- an act or result of turning over; upset.
- change or movement of people, as tenants or customers, in, out, or through a place: The restaurant did a lively business and had a rapid turnover.
- the aggregate of worker replacements in a given period in a given business or industry.
- the ratio of the labor turnover to the average number of employees in a given period.
- the total amount of business done in a given time.
- the rate at which items are sold, especially with reference to the depletion of stock and replacement of inventory: Things are slow now, but they expect an increased turnover next month.
- the number of times that capital is invested and reinvested in a line of merchandise during a specified period of time.
- the turning over of the capital or stock of goods involved in a particular transaction or course of business.
- the rate of processing or the amount of material that has undergone a particular process in a given period of time, as in manufacturing.
- a change from one position, opinion, etc., to another, often to one that is opposed to that previously held.
- a reorganization of a political organization, business, etc., especially one involving a change or shift of personnel.
- a baked or deep-fried pastry with a sweet or savory filling in which half the dough is turned over the filling and the edges sealed to form a semicircle or triangle.
- Basketball, Football. the loss of possession of the ball to the opponents, through misplays or infractions of the rules.
- that is or may be turned over.
- having a part that turns over, as a collar.
Origin of turnover
First recorded in 1605–15; noun use of verb phrase turn over
Dictionary.com Unabridged Based on the Random House Unabridged Dictionary, © Random House, Inc. 2018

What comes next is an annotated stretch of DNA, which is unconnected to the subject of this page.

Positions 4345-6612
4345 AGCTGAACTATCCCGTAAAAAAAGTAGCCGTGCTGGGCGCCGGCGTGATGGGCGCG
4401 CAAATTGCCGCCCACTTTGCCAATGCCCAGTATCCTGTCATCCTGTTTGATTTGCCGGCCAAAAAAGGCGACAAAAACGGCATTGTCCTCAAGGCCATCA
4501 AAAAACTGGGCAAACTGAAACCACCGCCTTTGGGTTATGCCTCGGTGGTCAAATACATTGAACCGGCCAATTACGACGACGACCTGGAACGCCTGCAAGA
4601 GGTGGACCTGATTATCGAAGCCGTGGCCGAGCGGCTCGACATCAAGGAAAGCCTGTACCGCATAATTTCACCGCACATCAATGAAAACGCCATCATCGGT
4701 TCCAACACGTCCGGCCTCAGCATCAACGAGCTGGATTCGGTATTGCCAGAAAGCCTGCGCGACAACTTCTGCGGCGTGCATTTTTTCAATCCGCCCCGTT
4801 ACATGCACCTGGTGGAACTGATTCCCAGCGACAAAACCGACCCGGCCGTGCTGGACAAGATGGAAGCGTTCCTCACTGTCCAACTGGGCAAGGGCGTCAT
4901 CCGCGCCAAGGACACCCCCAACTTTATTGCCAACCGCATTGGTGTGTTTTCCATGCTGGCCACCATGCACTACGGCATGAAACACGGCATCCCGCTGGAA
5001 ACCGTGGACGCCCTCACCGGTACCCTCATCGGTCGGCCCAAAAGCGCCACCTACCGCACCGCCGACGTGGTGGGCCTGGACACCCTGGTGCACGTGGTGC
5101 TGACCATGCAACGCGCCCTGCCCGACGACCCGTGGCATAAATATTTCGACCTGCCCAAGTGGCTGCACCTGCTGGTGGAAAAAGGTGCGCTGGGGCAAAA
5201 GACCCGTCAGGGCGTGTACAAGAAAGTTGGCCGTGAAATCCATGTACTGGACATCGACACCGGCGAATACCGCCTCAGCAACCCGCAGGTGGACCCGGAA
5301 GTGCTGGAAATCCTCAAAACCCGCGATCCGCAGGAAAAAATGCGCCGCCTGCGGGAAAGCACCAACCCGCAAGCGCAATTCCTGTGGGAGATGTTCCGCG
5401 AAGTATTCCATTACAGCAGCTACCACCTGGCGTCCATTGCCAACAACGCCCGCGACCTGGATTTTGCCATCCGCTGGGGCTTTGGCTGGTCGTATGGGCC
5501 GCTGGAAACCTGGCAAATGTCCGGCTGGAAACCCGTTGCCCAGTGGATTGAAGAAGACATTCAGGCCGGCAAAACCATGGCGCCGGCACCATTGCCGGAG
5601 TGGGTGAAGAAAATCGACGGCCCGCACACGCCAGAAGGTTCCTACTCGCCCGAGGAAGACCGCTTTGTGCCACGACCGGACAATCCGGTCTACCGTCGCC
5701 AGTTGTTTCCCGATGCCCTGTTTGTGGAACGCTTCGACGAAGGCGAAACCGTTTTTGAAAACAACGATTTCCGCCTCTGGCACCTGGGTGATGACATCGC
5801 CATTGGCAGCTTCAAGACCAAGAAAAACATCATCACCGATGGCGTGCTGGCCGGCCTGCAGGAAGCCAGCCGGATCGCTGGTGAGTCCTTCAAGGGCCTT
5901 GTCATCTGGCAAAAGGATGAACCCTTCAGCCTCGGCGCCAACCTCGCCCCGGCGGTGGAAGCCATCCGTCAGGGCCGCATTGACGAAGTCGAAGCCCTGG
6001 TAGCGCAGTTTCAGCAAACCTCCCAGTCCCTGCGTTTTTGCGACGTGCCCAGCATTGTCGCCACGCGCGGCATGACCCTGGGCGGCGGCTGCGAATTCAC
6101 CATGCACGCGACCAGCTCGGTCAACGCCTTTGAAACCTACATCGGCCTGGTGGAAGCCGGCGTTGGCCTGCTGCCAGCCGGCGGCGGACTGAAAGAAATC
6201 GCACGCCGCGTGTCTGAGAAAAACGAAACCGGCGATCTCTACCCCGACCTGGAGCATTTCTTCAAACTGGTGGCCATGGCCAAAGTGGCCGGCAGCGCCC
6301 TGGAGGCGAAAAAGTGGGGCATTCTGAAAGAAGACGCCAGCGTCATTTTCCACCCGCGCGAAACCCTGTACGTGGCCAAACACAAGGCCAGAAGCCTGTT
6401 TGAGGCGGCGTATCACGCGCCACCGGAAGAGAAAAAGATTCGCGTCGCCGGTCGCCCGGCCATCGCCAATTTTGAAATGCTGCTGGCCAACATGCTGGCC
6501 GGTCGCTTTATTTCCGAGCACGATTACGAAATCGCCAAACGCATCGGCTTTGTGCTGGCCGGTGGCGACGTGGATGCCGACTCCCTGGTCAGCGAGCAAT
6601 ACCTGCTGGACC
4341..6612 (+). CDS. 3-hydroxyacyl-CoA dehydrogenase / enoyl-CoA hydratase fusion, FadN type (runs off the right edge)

Examples from the Web for turnover
Turnover was huge in the growing auto industry, as workers hopped from factory to factory in search of better wages.Henry Ford Understood That Raising Wages Would Bring Him More Profit
January 6, 2014
By contrast, the turnover rate for physicians at large practices was 6.8 percent in 2012.How to Fix Health Care
August 6, 2013
To see why, lets look at JOLTS, a data series from the Bureau of Labor Statistics which tracks job openings and turnover.Did The Government Cause Our Long-Term Unemployment Problem?
April 24, 2013
We may have progressed to a stage where turnover and new car sales make the U.S. car fleet more efficient.The Greenest Month Ever: Hybrids Race Ahead
December 4, 2012
Kravchenko was a self-made millionaire whose “March 8th” furniture factory and stores had an annual turnover of $200 million.Russia’s Mikhail Kravchenko, Friend of Princess Michael of Kent, Murdered
May 21, 2012
They made their second, 180-degree turnover while weightless.The Cosmic Computer
Henry Beam Piper
Its turnover was small, its list of stockholders was select.Jack O' Judgment
When she returned from the kitchen with his turnover he was standing.Athalie
Robert W. Chambers
And so the visit to Turnover Park was made, and the Fenwicks were driven home.
You know you don't like him, and you know also that you will have a very bad time of it at Turnover.
Word Origin and History for turnover
Online Etymology Dictionary, © 2010 Douglas Harper